Billionaire Bill Gates' critique of the nation's public schools is flawed.
That is the view of Richard Rothstein, a visiting scholar at the Graduate School of Education at UC Berkeley and senior fellow at the Earl Warren Institute at Berkeley Law School.
Rothstein has taken issue with several assertions Gates made last month in a Washington Post op-ed article titled "How teacher development could revolutionize our schools."
Gate's critique of schools deserves close scrutiny because what he says matters, especially when it comes to education. He arguably has more power and influence on local, state and national education policies than any private citizen, mainly as a result of the multi-billion education initiatives and grants made by his foundation, the Bill & Melinda Gates Foundation.
Gates' Washington Post article starts with the blunt statement that "student achievement has remained flat."
But Rothstein, in a paper that is circulating in various education blog sites, writes that the only longitudinal measure of student achievement – the National Assessment of Educational Progress, or NAEP – shows that U.S. students "have improved substantially, in some cases phenomenally."
Rothstein says "the improvements have been greatest for both black and white fourth- and eighth-graders in math, as well as substantial for black fourth- and eighth-graders in math. Improvements have been less great but still substantial for black fourth- and eighth-graders in slightly more sophisticated math and reading skills." For actual test scores, go to Rothstein's paper here.
"No rational reading of these NAEP data can support Gates' claim that student achievement has remained virtually flat," Rothstein writes. The data, he says, "also don't support the story that the typical teacher of disadvantaged children is ineffective."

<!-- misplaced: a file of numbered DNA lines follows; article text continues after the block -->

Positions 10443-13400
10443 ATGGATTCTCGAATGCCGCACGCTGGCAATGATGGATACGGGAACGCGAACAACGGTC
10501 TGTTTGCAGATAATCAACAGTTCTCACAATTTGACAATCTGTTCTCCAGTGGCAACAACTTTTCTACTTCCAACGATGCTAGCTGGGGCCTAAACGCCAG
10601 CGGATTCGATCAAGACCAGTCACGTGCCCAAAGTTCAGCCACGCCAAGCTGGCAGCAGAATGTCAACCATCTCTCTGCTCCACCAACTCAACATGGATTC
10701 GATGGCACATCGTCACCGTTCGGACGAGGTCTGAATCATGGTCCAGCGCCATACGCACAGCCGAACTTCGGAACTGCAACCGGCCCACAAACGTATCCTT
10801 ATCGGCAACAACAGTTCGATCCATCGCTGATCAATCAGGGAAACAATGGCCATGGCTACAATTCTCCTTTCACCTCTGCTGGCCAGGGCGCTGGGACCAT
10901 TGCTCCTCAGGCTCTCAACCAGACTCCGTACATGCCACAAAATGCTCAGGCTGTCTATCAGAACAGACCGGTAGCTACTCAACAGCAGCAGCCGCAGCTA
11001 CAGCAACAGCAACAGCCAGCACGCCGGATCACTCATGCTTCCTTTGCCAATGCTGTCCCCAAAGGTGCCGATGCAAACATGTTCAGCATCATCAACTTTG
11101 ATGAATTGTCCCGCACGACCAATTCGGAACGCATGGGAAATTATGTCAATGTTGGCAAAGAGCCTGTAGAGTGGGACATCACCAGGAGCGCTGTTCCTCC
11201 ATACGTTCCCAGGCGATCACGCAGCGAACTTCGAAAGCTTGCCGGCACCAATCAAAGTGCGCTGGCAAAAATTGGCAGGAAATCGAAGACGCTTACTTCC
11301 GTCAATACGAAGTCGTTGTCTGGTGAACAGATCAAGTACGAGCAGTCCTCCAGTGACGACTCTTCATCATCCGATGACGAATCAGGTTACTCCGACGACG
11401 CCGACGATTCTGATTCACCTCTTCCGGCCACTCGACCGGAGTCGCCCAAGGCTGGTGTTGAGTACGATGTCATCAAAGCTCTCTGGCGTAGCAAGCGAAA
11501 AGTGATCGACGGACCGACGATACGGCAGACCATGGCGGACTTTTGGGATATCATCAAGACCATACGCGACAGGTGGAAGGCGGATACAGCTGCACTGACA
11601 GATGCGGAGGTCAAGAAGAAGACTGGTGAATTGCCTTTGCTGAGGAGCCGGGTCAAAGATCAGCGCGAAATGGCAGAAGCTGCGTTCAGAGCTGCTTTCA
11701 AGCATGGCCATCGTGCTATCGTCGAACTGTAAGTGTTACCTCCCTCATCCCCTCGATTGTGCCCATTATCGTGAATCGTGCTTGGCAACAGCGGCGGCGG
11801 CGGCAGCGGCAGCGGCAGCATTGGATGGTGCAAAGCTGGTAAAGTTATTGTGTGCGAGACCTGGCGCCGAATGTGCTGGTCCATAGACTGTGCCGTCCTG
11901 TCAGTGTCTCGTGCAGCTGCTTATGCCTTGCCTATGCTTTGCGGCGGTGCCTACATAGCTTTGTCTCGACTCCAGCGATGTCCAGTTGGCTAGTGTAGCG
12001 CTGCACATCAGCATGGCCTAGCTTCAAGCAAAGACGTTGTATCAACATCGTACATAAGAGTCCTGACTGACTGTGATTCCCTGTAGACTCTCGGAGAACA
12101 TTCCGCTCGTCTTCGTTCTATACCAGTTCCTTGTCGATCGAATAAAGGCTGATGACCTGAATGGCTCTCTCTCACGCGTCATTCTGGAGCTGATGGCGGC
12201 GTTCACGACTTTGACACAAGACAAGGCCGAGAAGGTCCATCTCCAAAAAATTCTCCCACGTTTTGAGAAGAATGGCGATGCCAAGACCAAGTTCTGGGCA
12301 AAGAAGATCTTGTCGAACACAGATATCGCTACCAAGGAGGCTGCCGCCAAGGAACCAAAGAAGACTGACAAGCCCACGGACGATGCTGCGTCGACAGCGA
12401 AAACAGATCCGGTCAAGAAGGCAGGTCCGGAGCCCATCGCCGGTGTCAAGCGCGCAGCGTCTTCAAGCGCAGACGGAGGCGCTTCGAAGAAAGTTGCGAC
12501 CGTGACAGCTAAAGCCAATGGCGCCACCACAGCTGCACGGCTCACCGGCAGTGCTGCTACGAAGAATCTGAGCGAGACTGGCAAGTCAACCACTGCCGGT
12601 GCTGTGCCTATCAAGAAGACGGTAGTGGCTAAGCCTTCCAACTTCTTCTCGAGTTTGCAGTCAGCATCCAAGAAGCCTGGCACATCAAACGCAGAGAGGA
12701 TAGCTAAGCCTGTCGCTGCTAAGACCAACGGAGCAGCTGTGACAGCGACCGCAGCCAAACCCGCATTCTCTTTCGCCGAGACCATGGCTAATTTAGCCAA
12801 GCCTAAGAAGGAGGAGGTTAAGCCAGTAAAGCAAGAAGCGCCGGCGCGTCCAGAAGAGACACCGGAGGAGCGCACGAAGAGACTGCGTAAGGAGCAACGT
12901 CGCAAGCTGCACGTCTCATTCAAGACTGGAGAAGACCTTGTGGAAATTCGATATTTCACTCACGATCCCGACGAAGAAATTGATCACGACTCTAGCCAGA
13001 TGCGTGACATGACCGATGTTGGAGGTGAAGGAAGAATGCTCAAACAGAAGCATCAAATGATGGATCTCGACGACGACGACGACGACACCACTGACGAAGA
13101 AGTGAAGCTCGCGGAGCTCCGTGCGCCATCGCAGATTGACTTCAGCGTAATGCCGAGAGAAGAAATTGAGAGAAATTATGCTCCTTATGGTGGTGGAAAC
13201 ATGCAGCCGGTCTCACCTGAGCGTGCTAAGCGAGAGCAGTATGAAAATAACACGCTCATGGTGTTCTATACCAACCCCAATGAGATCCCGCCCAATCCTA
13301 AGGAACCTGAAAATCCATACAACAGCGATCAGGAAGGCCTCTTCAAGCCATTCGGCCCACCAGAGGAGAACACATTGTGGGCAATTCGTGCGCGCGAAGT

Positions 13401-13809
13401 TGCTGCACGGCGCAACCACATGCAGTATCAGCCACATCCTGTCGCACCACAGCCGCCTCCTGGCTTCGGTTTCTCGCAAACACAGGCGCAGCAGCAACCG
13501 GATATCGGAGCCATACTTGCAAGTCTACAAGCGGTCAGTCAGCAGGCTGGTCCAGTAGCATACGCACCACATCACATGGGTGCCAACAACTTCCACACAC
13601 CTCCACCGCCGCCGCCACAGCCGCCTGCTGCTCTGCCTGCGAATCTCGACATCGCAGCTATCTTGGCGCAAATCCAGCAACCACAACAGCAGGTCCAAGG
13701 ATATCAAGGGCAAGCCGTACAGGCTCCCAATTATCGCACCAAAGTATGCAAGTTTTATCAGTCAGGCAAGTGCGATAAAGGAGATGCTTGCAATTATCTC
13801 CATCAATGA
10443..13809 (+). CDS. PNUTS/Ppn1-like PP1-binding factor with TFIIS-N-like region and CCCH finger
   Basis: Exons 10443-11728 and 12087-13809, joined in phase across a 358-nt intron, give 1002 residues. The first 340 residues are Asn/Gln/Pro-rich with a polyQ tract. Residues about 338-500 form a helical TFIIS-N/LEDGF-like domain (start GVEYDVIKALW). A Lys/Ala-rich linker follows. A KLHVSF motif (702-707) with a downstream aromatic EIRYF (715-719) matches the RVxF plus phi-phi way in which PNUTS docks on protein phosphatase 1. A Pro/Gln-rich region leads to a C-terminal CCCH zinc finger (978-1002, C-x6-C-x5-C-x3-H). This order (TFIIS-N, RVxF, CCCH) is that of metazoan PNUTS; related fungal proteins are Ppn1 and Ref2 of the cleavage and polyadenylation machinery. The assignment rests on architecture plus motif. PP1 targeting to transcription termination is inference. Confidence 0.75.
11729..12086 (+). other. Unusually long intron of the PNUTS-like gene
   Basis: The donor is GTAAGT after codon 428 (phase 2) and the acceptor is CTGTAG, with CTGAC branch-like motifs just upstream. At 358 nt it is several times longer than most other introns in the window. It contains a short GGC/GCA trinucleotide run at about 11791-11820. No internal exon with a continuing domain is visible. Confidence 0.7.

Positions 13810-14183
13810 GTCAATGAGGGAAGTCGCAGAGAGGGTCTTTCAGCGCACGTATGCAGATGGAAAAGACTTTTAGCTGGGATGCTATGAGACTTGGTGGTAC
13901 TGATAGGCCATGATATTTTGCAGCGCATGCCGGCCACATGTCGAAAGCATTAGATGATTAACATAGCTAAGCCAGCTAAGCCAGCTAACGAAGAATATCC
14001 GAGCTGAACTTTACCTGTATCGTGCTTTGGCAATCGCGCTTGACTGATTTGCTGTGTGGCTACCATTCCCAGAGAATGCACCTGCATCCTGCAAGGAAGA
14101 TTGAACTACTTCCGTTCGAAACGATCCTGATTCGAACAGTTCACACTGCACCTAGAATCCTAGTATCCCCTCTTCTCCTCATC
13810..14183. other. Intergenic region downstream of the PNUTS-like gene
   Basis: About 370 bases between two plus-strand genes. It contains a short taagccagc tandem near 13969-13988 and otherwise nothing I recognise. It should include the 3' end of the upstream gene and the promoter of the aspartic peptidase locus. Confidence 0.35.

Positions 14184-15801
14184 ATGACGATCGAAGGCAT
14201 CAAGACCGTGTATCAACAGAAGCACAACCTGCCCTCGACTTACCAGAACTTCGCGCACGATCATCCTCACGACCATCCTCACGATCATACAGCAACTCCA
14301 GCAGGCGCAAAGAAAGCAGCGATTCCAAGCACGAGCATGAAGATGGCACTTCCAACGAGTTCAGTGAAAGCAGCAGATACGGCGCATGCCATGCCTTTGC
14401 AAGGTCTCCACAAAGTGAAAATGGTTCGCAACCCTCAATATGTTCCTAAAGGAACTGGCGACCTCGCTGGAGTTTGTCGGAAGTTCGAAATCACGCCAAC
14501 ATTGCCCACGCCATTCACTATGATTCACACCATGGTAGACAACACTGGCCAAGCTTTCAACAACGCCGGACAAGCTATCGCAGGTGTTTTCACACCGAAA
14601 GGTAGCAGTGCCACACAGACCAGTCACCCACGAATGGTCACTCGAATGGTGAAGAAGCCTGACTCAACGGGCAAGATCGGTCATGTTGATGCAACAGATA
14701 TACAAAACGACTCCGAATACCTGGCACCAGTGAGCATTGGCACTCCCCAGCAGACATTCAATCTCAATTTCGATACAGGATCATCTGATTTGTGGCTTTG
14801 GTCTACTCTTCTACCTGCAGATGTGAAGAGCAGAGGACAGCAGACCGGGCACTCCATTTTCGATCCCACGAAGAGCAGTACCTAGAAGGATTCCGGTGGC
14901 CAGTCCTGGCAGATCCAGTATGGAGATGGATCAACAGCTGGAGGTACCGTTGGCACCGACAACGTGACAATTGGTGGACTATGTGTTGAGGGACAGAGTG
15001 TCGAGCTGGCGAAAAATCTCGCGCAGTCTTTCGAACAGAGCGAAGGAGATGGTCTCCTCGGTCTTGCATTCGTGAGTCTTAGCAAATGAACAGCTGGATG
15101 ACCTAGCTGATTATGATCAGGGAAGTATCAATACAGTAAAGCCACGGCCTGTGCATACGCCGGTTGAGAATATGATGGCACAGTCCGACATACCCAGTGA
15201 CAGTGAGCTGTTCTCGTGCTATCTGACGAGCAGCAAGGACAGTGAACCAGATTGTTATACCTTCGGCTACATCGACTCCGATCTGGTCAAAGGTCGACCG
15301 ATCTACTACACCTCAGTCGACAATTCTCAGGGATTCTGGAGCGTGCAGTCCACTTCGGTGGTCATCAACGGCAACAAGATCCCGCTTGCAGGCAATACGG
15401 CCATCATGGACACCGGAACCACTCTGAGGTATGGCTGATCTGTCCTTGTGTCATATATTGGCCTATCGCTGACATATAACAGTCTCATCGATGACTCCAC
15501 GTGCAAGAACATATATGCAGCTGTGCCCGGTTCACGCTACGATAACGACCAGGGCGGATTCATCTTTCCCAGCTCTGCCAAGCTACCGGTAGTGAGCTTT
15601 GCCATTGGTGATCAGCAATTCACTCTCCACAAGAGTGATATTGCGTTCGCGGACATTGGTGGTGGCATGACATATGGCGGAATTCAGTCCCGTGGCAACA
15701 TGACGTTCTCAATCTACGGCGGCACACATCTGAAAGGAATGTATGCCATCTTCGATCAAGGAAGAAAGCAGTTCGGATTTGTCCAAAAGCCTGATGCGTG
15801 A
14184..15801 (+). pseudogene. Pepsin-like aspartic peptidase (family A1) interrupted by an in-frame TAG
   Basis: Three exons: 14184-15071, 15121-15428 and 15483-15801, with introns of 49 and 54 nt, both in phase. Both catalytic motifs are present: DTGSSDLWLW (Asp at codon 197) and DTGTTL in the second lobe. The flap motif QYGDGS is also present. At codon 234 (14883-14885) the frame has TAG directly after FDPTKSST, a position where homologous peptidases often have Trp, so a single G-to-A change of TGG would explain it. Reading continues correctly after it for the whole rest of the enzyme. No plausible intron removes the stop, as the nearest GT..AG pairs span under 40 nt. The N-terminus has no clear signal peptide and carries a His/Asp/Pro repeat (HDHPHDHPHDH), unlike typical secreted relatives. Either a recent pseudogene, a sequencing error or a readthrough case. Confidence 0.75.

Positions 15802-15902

When he is not in Berkeley, Rothstein is a research associate at the Economic Policy Institute in New York City. He is a former education columnist for the New York Times, and the author of "Class and Schools" and other books that question key elements of the dominant reform ideologies shaping the nation's schools.
Rothstein also takes issue with Gates' assertion that the "per-student cost of running K-12 schools has doubled." Rothstein says that is a correct statement in a literal sense, but says that less than half of the increase in funds that Gates refers to has gone to support children in regular school programs. The largest portion of new funds have gone to students in special education programs. Forty years ago, he points out, special education comprised less than 4 percent of K-12 spending, compared to 21 percent today.
"It is not reasonable to complain about the increase in spending on such children (those with disabilities) by insisting that it should have produced greater improvement in the achievement of regular children," he said.